Diagnosis Code M79.629
Information for Medical Professionals
The diagnosis code M79.629 is grouped in the following Diagnostic Related Group(s) (MS-DRG V34.0)
- 555 - SIGNS AND SYMPTOMS OF MUSCULOSKELETAL SYSTEM AND CONNECTIVE TISSUE WITH MCC
- 556 - SIGNS AND SYMPTOMS OF MUSCULOSKELETAL SYSTEM AND CONNECTIVE TISSUE WITHOUT MCC
Convert to ICD-9 General Equivalence Map
The ICD-10 and ICD-9 GEMs are used to facilitate linking between the diagnosis codes in ICD-9-CM and the new ICD-10-CM code set. The GEMs are the raw material from which providers, health information vendors and payers can derive specific applied mappings to meet their needs.
- 729.5 - Pain in limb (approximate) Approximate Flag
The approximate flag is on, indicating that the relationship between the code in the source system and the code in the target system is an approximate equivalent.
- Pain in axilla
Information for Patients
Arm Injuries and Disorders
Of the 206 bones in your body, 3 of them are in your arm; the humerus, radius and ulna. Your arms are also made up of muscles, joints, tendons and other connective tissue. Injuries to any of these parts of the arm can occur during sports, a fall or an accident.
Types of arm injuries include
- Tendinitis and bursitis
- Broken bones
Some nerve problems, arthritis, or cancers can affect the entire arm and cause pain, spasms, swelling and trouble moving. You may also have problems or injure specific parts of your arm, such as your hand, wrist, elbow or shoulder.
- Arm CT scan (Medical Encyclopedia)
- Brachial plexopathy (Medical Encyclopedia)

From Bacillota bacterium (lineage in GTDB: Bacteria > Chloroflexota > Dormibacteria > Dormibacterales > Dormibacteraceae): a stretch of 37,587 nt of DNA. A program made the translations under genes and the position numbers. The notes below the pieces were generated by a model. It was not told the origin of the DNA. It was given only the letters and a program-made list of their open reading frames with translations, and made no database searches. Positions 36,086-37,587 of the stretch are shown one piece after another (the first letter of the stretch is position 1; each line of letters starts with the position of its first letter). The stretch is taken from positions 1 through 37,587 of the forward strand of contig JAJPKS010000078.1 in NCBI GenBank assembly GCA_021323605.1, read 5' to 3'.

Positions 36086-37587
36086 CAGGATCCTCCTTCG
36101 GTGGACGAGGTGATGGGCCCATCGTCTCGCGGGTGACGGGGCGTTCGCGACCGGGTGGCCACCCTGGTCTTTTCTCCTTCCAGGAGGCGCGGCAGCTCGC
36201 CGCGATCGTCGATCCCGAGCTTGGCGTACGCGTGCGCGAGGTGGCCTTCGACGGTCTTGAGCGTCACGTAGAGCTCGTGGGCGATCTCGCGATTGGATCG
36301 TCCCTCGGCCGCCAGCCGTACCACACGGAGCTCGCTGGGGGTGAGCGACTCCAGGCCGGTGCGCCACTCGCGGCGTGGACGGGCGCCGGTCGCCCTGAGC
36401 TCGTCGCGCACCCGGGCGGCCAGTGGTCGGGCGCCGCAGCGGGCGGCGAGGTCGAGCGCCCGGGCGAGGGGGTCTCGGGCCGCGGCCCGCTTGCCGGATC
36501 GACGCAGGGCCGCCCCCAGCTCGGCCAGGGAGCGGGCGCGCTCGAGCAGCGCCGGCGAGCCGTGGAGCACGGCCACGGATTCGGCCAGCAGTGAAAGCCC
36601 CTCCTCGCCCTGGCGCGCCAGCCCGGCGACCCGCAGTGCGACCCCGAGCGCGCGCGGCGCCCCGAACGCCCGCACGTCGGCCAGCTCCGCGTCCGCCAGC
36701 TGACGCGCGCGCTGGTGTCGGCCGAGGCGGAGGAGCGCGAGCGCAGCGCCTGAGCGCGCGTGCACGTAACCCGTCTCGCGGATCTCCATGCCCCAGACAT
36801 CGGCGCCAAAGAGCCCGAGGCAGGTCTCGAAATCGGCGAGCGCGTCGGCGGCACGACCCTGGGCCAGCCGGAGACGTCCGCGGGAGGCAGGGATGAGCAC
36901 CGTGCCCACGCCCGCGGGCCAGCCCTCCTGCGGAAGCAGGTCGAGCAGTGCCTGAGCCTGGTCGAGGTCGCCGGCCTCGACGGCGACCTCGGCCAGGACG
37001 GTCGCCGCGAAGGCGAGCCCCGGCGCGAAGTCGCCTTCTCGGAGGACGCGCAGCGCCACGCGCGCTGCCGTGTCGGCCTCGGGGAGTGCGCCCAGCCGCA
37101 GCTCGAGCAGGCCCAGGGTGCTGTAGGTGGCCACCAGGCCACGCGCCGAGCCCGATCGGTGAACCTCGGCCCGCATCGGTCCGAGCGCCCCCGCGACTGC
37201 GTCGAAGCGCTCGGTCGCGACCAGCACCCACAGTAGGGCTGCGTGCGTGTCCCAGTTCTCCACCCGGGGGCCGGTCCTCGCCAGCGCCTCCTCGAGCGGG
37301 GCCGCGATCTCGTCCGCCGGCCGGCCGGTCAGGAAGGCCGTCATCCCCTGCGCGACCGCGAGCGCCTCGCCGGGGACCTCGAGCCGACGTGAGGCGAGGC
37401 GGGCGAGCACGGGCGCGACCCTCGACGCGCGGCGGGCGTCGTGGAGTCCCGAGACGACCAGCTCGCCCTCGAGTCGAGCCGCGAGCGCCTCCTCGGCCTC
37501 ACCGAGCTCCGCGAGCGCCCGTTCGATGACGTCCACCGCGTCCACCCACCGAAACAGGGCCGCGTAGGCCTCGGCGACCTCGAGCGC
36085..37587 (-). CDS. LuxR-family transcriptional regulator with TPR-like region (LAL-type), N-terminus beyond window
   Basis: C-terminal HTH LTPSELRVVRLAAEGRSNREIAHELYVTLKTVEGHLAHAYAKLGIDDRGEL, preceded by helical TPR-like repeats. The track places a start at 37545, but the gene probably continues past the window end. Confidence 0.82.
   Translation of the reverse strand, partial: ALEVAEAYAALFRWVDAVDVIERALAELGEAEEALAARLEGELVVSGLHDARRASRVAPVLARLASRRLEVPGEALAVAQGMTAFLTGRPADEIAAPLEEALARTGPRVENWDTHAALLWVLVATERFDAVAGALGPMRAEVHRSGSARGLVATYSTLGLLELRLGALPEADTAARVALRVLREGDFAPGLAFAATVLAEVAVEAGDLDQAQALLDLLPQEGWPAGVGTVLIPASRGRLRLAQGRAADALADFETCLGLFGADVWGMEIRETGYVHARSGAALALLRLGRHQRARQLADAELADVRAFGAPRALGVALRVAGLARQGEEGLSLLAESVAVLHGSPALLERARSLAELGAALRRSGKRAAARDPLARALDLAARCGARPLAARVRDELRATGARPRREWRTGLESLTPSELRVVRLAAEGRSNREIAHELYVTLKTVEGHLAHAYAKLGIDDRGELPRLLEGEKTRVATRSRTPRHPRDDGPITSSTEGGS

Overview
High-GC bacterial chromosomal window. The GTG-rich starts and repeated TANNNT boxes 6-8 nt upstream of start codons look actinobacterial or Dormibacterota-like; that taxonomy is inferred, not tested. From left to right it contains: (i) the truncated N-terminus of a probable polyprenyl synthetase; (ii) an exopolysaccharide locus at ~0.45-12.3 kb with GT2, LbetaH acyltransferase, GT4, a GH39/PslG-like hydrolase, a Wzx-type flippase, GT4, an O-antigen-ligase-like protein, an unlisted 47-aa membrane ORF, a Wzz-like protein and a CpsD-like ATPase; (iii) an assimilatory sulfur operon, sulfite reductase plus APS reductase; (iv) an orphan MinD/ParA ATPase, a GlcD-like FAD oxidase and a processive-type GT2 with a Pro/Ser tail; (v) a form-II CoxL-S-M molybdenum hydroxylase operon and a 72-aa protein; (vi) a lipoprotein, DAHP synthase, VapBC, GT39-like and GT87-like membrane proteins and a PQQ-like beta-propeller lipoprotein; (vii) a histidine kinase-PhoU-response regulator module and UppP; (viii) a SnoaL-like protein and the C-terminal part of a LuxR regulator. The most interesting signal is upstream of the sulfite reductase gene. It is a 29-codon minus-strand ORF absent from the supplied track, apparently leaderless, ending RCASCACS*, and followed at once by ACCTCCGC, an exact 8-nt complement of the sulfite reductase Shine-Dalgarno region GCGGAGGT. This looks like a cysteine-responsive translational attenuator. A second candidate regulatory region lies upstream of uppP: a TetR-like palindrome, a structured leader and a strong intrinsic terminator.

- Radial head fracture - aftercare (Medical Encyclopedia)
- Radial nerve dysfunction (Medical Encyclopedia)
Pain is a feeling triggered in the nervous system. Pain may be sharp or dull. It may come and go, or it may be constant. You may feel pain in one area of your body, such as your back, abdomen, chest, or pelvis. Or you may feel pain all over, such as when your muscles ache from the flu.
Pain can be helpful in diagnosing a problem. Without pain, you might seriously hurt yourself without knowing it, or you might not realize you have a medical problem that needs treatment. Once you take care of the problem, pain usually goes away. However, sometimes pain goes on for weeks, months or even years. This is called chronic pain. Sometimes chronic pain is due to an ongoing cause, such as cancer or arthritis. Sometimes the cause is unknown.
Fortunately, there are many ways to treat pain. Treatment varies depending on the cause of pain. Pain relievers, acupuncture, and sometimes surgery are helpful.
- Aches and pains during pregnancy (Medical Encyclopedia)
- Neuralgia (Medical Encyclopedia)
- Palliative care - managing pain (Medical Encyclopedia)